Mathematics Stack Exchange is a question and answer site for people studying math at any level and professionals in related fields. Join them; it only takes a minute:

Sign up
Here's how it works:
  1. Anybody can ask a question
  2. Anybody can answer
  3. The best answers are voted up and rise to the top

Got stuck on this one: Show that there is a constant $C>0$ such that $$\left|\int_0^x \frac{\sin (N+1/2)t}{\sin t/2} dt \right|\le C$$ for all $x\in [-\pi,\pi]$ and integer $N\ge 1$.

I thought this should follow from $\int_0^\infty \frac{\sin t}{t}dt<\infty$, but somehow don't get the connection.

share|cite|improve this question
It should be said that the integrand is the so called Dirichlet kernel which has a central role in the study convergence of Fourier series on the circle since $D_n*f=S_n[f]$, that is the $n^{\text{th}}$ partial sum of the Fourier series of $f$. Also, it is well known that $\|D_n\|_{L^1}\to\infty$ as $\log n$, in particular this problem reflects that $D_n$ is not a positive summation kernel (such as the Fejér kernel $K_n =\frac{1}{n+1}\sum_0^nD_k$). More of $D_n$ can be found here – AD. Dec 4 '10 at 6:40
up vote 4 down vote accepted

This is a classic integral from summing Fourier series. I saw the following argument in Katznelson's book I believe. By symmetry we can assume $x > 0$. We divide the integral into $0$ to ${1 \over N}$ and ${1 \over N}$ to $x$ parts. (The second term will be $0$ if $x$ is small enough). Since $|\sin((N + {1 \over 2})t)| \leq (N + {1 \over 2})t$ and $\sin({t \over 2}) \geq C't$ the integrand is bounded by $CN$ and the first term is at most $C$.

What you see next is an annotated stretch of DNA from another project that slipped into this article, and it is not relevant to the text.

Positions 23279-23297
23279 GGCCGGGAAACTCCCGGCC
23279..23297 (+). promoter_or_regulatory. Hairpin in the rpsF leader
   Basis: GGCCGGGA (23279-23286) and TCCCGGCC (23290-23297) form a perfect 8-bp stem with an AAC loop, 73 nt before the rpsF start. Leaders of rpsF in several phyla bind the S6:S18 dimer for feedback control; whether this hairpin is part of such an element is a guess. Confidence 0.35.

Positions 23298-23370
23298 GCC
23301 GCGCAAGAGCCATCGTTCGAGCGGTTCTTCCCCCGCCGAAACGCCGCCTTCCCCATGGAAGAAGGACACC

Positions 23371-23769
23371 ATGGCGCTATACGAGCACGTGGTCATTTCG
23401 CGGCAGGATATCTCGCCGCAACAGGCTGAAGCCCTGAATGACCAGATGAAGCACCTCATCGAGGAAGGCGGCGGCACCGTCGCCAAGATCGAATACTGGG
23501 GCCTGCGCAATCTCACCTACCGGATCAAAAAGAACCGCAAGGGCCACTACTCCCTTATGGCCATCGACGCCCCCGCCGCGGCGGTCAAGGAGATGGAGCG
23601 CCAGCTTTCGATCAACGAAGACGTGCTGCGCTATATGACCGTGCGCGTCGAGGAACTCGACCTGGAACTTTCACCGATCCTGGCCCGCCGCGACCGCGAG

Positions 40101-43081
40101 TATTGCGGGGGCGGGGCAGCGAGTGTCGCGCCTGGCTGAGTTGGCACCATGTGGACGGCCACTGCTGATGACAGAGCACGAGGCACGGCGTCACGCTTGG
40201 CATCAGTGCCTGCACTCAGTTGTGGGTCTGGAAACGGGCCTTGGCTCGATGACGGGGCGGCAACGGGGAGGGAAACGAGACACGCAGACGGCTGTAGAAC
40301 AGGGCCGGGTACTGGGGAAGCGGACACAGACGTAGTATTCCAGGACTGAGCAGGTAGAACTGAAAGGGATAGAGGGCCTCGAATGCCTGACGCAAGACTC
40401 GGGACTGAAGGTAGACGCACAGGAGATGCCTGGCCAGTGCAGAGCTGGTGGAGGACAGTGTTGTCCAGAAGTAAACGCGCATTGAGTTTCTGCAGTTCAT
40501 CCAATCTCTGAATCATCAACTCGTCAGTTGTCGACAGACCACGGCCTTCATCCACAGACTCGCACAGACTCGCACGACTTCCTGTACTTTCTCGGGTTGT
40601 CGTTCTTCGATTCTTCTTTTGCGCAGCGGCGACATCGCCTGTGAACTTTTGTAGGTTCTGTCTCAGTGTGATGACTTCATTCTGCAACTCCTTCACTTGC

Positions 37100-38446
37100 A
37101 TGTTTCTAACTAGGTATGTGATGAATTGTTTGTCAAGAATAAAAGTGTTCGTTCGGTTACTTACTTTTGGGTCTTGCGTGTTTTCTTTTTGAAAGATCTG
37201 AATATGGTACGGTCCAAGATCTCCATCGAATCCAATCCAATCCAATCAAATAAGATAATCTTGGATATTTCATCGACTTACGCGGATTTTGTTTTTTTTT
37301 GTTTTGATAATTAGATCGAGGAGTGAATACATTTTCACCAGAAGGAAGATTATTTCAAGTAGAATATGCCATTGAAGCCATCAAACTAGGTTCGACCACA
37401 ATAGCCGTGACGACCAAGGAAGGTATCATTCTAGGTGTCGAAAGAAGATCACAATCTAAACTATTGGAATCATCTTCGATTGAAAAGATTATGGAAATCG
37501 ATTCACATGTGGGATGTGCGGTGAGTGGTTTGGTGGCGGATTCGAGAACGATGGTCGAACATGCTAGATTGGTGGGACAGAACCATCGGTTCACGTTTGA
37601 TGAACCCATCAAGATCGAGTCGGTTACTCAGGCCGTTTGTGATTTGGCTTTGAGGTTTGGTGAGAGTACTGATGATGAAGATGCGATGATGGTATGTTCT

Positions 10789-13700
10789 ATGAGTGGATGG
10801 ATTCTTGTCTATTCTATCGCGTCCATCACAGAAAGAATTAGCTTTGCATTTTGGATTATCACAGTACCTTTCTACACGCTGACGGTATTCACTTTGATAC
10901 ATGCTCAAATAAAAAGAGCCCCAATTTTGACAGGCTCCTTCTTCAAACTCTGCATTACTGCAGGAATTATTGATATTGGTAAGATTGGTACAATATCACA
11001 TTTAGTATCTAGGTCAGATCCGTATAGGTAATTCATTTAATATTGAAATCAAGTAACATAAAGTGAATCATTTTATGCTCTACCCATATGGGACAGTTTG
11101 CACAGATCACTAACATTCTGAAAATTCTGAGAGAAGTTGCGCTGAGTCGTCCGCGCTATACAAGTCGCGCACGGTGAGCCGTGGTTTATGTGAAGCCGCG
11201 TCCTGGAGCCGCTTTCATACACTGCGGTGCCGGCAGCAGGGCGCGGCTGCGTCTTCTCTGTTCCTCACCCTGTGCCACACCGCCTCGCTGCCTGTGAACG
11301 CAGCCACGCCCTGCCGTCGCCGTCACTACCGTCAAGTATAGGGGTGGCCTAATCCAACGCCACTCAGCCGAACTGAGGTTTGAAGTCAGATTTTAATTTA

For the second term, you can integrate by parts, integrating the $\sin((N + {1 \over 2})t)$ and differentiating the ${1 \over \sin({t \over 2})}$. You get a factor of ${1 \over N + {1 \over 2}}$ from the integration, and the resulting integrand is now bounded by $C{1 \over Nt^2}$. Taking absolute values and integrating from ${1 \over N}$ to $x$ again gives a bound of $C$. The left endpoint term in this integration by parts is bounded by $C{1 \over Nt}$ at $t = {1 \over N}$, so once again you just get a $C$. The right-endpoint term is even smaller. Thus you're done.

share|cite|improve this answer


$$\sin (Nt + \frac12 t) = \frac1{2i} \left[ \exp (i Nt + \frac{i}2 t) - \exp (-Nt - \frac{i}2 t)\right] = \sin \frac{t}2 \sum_{m = -N}^{N} \exp (imt) $$

So your integrand reduces to

$$ 1 + 2\sum_{m = 1}^N \cos(mt) $$

Now, $\int_0^x \cos(mt) dt = \frac{\sin (mx)}{m}$. To estimate $\sum_1^N \frac{\sin(mx)}{m}$ you can now use your fact that $\int_1^\infty \frac{\sin t}{t} dt < \infty$.

share|cite|improve this answer
I don't quite see how to use the integral to estimate the sum. Can you elaborate? Thanks. – TCL Dec 6 '10 at 6:34
You are right, I was being too hasty. You have to actually directly estimate the trigonometric sum. You can probably find a proof of the boundedness of that sum in Zygmund's Trigonometric Series. – Willie Wong Dec 7 '10 at 18:23

If you expand the numerator you get a sum of two terms. One doesn't depend on t, one is proportional to cot(t/2)

share|cite|improve this answer
But $C$ has to bound $\int_0^x \sin Nt \cot (\frac{1}{2}t) dt$ for all N and $x\in [-\pi,\pi]$. I don't see how. – TCL Dec 4 '10 at 4:32
Near $x=0, sin(Nt)\approx Nt$ and $\int(t\cos(t))=t sin(t) + cos(t)$. cos(t) is bounded by 1. – Ross Millikan Dec 4 '10 at 5:44
But this argument will need much refining if you want to show that the integral is bounded independently of $N$. – Willie Wong Dec 4 '10 at 5:48
@Willie Wong: You are right. For small x and large N we have $\int_0^x{2Ndt}=2Nx which fails. We need to take advantage of the fact that sin(Nt) turns around before it makes much area. More thinking required. – Ross Millikan Dec 4 '10 at 6:04

Your Answer


By posting your answer, you agree to the privacy policy and terms of service.

Not the answer you're looking for? Browse other questions tagged or ask your own question.